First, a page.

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post #1 of 8 Old 12-06-2011, 09:44 PM - Thread Starter
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I've been lurking here ever since I put the original screen together in the first part of the year. Recently I've decided to start over from scratch, paint and all. I tend to finish things slowly. I've asked various questions in various threads with various amounts (thanks!) of very helpful information. Having too many questions and not wanting to take over threads or spam the hell out of the already-overly-generous know-it-alls here, I decided to just make my own thread and let it live or die depending on interest and effort. Anything you want to tell me or suggest would be appreciated, even if it's really mean and condescending or whatever.

I've got three pictures of the theater room (living room) that I think will give a decent idea of what I'm working with. Room is about 20 X 14, two windows (one blocked by screen, other blacked-out). Stairs on opposite end of blacked-out window and dining room through doorway behind pictured sofa. Pictures:


This is from the entrance to the dining room. The stairs are to my right. Forgive the mess. Screen is about 105", so let's say 100" after the trim and all. Note the couch angle for later...


Here is the room from further up the right side, my back to the stairs. You can see the projector on the far-left media shelf and the screen on the right. Projector is a Panasonic PT-AX100U until I can save up enough money to do this whole process over again. Room gets even messier, I know.


Lastly, a closer shot of the unfinished screen. It's basically a pine frame painted black and reinforced with metal brackets. BOC is stretched over and stapled. Nothing fancy yet.

This is the first time I've uploaded pictures of this sort, and now I understand why most all the other shots I see look so amateurish and grainy. Forgive the lack of quality, please.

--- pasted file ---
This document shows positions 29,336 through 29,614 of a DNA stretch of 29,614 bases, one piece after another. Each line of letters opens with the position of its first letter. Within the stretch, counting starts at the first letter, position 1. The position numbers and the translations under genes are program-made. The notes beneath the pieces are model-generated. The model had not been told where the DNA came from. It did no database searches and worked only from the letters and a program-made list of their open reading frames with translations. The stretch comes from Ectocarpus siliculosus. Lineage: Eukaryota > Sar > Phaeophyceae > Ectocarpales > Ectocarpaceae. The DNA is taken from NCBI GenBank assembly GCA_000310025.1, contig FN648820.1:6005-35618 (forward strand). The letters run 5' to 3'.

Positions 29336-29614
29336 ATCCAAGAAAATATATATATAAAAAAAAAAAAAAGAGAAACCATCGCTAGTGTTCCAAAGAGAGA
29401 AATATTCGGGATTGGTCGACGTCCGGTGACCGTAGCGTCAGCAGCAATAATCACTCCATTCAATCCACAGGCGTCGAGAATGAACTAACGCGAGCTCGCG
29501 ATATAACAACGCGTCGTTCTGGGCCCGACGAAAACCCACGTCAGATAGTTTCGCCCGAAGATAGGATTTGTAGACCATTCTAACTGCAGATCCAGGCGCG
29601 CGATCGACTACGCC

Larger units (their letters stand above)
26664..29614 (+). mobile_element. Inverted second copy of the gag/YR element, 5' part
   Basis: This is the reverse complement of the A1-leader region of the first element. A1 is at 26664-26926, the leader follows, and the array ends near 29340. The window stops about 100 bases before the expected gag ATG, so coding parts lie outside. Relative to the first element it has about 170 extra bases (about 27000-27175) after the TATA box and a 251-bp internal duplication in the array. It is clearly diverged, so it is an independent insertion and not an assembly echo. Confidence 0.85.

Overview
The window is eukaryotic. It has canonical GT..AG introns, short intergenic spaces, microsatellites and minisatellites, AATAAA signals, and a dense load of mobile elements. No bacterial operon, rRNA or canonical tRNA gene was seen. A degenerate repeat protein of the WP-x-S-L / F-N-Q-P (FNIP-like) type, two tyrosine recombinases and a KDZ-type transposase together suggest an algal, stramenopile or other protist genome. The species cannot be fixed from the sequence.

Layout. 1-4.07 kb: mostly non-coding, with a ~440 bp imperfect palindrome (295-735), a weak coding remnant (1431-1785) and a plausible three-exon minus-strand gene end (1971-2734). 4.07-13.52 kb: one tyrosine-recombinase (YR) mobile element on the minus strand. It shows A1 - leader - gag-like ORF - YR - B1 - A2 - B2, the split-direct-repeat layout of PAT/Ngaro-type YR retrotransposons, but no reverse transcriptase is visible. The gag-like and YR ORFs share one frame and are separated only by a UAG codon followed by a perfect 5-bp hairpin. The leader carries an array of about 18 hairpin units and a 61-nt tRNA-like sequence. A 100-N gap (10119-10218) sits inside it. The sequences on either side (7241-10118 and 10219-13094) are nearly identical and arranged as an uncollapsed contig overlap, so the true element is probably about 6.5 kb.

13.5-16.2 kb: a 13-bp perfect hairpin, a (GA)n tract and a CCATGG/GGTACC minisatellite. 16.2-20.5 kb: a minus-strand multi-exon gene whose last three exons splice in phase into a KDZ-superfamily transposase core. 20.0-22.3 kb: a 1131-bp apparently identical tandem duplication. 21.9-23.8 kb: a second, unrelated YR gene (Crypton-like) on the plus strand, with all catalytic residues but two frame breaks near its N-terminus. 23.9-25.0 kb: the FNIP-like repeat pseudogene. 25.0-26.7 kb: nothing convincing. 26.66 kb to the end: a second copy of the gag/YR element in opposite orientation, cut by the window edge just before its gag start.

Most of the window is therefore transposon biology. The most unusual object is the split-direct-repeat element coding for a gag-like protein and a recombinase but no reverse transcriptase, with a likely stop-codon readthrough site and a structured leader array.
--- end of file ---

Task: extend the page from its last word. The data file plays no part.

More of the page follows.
So my basic plan is to construct a typical frame of velvet-wrapped trim and paint the screen one of the two popular mixes here. I've got the much-loved gun and the velvet is on the way. Trim can easily be obtained. Depending on what mix I go with, the paints will also be easily had.

My first and obvious question is which mix I should choose. Having read both threads and various others, I'm inclined to choose Silver Fire for the boost in perceived contrast and because sometimes my roommates aren't willing to kill every light. If I ran the calculator correctly, I'm sitting somewhere in the neighborhood of 20-25fls or lamberts or whatever. Controlling the light isn't really the biggest issue, though; this is used for movies 90% of the time and if I had to choose between deeper blacks and video games in the daytime, I'd go black, black, black. I can't really paint any of the walls, sadly. Perhaps there is an ideal middle-ground. I'm sorry that this question has surely already been posed by many before.

Another thing I'm not sure about is the viewing cone. I understand what it means, essentially, but not exactly what happens when one falls out of it. Is the couch pictured above beyond, say, 30%? Should I be considering a new furniture arrangement? Which mix is better with the viewing cone issue?

Lastly, my frame. I have this wild hair to build the frame away from the screen... that is, what if I were to mount the trim on strips around the image, causing it to 'float' on top, much like a shallow shadow box? Were I to wrap these strips of 3" or so in velvet as well, would this be advisable for any reason?